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Manufacturer sentiment falls for 3rd straight qtr to 6-yr low: Tankan

  • October 1, 2019
  • , Kyodo News , 2:08 p.m.
  • English Press

TOKYO — Business sentiment at large Japanese manufacturers worsened in September for the third straight quarter to the lowest level in more than six years, compared with three months earlier, reflecting worries over the prolonged U.S.-China trade spat, the Bank of Japan’s Tankan survey showed Tuesday.


It also showed that sentiment at these manufacturers is expected to deteriorate again over the next three months, further clouding prospects for the economy amid concerns that the consumption tax hike introduced the same day may hit domestic demand.


The key index measuring confidence among major companies in the manufacturing sector such as automobile and electronics makers dropped to 5 from 7 in June, also on the back of a slowdown in the global economy.


The result was the weakest since June 2013 when it logged 4 but was stronger than the average market forecast of 1 in a Kyodo News poll. The index dropped for the third consecutive quarter for the first time since September last year.


The headline reading is forecast to drop to 2 for the next survey in December, according to the central bank.


The indexes represent the percentage of companies reporting favorable conditions minus the percentage reporting unfavorable ones.


The index for large nonmanufacturers including the service sector stood at 21, down from 23 in the June survey but above the market consensus of 20.


The index for big nonmanufacturers is forecast to slide to 15 in coming months amid worries over possible weak consumer spending due to the consumption tax hike to 10 percent from 8 percent.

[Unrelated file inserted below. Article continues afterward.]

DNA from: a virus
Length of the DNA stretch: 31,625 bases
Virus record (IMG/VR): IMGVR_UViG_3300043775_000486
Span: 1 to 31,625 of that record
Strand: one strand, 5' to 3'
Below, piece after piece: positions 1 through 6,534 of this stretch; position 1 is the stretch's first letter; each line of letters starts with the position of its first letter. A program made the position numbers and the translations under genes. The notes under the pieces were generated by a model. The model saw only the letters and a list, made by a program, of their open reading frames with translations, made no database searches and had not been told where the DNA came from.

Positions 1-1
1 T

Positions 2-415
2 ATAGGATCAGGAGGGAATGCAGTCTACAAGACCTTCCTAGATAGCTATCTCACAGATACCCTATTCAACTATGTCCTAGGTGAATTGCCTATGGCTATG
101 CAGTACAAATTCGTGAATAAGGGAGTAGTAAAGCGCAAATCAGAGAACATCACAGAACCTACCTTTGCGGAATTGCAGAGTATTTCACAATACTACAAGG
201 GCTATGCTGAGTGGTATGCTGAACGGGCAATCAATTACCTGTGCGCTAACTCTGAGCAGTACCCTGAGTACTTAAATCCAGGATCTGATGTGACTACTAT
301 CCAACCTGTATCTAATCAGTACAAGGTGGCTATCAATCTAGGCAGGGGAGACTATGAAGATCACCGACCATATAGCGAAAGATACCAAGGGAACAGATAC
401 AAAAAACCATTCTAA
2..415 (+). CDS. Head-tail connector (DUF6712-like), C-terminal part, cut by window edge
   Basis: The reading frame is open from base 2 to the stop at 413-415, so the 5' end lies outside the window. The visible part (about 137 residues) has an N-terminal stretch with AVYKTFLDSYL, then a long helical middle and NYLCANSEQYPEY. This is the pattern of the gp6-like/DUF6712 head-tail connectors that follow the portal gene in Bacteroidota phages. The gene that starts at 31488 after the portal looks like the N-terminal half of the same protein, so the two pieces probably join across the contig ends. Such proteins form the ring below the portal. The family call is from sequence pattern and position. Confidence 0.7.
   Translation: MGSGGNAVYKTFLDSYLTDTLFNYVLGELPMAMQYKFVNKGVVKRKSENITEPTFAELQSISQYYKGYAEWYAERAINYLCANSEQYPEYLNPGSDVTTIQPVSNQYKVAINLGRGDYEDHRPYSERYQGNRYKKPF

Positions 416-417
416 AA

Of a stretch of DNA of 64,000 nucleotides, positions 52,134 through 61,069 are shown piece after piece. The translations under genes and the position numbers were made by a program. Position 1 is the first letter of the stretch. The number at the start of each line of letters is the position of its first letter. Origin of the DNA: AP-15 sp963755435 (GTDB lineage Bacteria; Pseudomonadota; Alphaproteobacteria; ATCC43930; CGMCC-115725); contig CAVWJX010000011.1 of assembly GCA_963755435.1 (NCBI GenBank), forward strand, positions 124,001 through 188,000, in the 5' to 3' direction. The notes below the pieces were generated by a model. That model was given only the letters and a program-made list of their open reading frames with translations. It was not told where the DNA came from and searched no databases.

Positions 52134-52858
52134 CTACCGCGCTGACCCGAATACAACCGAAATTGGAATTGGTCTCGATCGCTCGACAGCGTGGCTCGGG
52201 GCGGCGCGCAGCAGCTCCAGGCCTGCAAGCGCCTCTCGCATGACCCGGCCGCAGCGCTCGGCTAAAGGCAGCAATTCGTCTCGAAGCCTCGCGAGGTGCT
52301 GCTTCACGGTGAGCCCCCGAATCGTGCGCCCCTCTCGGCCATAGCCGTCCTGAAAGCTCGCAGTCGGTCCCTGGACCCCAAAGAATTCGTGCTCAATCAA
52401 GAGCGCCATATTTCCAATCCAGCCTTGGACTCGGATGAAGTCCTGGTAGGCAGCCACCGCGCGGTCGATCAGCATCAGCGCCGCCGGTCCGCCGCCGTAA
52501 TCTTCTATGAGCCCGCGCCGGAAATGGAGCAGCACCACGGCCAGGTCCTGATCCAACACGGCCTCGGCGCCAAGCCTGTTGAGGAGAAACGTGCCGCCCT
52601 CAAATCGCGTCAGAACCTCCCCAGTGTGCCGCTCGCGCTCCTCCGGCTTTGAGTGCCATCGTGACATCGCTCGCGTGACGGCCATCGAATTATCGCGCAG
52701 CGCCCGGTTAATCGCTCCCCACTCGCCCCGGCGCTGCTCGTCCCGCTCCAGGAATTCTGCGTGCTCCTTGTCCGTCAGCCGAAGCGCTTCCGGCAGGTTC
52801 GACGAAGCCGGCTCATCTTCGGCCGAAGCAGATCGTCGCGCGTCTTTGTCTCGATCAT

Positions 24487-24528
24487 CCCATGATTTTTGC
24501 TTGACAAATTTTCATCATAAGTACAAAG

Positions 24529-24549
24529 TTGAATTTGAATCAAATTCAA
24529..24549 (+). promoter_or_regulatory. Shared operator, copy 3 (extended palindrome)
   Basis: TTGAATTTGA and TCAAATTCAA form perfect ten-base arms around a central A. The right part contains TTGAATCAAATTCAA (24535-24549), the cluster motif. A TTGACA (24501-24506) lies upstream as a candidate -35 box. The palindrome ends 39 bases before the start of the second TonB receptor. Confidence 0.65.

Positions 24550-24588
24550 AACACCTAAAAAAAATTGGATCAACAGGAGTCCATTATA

“Many manufacturers such as iron and steel producers as well as shipbuilders said the continued U.S-China trade conflict and a slowdown in overseas economies weighed on their business,” a BOJ official said at a press conference.


“However, the recovery among electrical companies in the IT-related industry somewhat supported the manufacturing sector,” he said when asked about the better-than-expected outcome in the larger manufacturing sector.


Sentiment among iron and steel product makers fell to 7 in September from 10 in June and that of shipbuilding and heavy machinery makers declined to 0 from 7 in the previous quarter.


Among big manufacturers, the oil and coal product makers posted the biggest drop with the index for the sector falling to minus 18 — the lowest level — from 12, while nonferrous metal product manufacturers also marked the lowest reading of minus 18, down from 0 in the June survey.


Both sectors dropped due to a plunge in prices of commodities such as crude oil, copper and zinc due partly to weak demand in the slowing global economy but demand is expected to improve over the next three months after commodity prices recently rebounded, the BOJ official said.


The Tankan survey came out on the same day as the government raised the consumption tax — the first increase in five years — to cover swelling social security costs despite concern the higher tax could dent consumption at home.


“Some retailers and information services companies voiced concerns over possible weak spending following the tax hike as well as prolonged labor shortages,” the BOJ official said.


The Tankan outcome could add pressure on the central bank to consider additional monetary easing to prop up the world’s third biggest economy, which has been also threatened by the U.S.-China trade conflict, the unclear outlook for the impact of Britain’s exit from the European Union and tensions in the Middle East.


The BOJ has said it will discuss whether to expand its stimulus measures at the next policy meeting in late October to help attain its 2 percent inflation target.


The result may not have direct impact on the central bank’s decision on its next move, said Takeshi Minami, chief economist at the Norinchukin Research Institute.


“But the BOJ will continue to seek a chance for further monetary easing at its October or December meeting while closely monitoring the effects of the consumption tax hike on the economy,” he added.


Large companies — those with capital stock of more than 1 billion yen ($9 million) — in manufacturing and nonmanufacturing said they plan to raise capital spending by 6.6 percent in the current fiscal year to March 2020, compared with a 7.3 percent increase in the previous Tankan.


Large manufacturers expected an exchange rate of 108.85 to the U.S. dollar for the second fiscal half to March, against the 109.34 yen in the June survey.


The BOJ surveyed 9,719 firms between August 27 and September 30, of which 99.5 percent responded.

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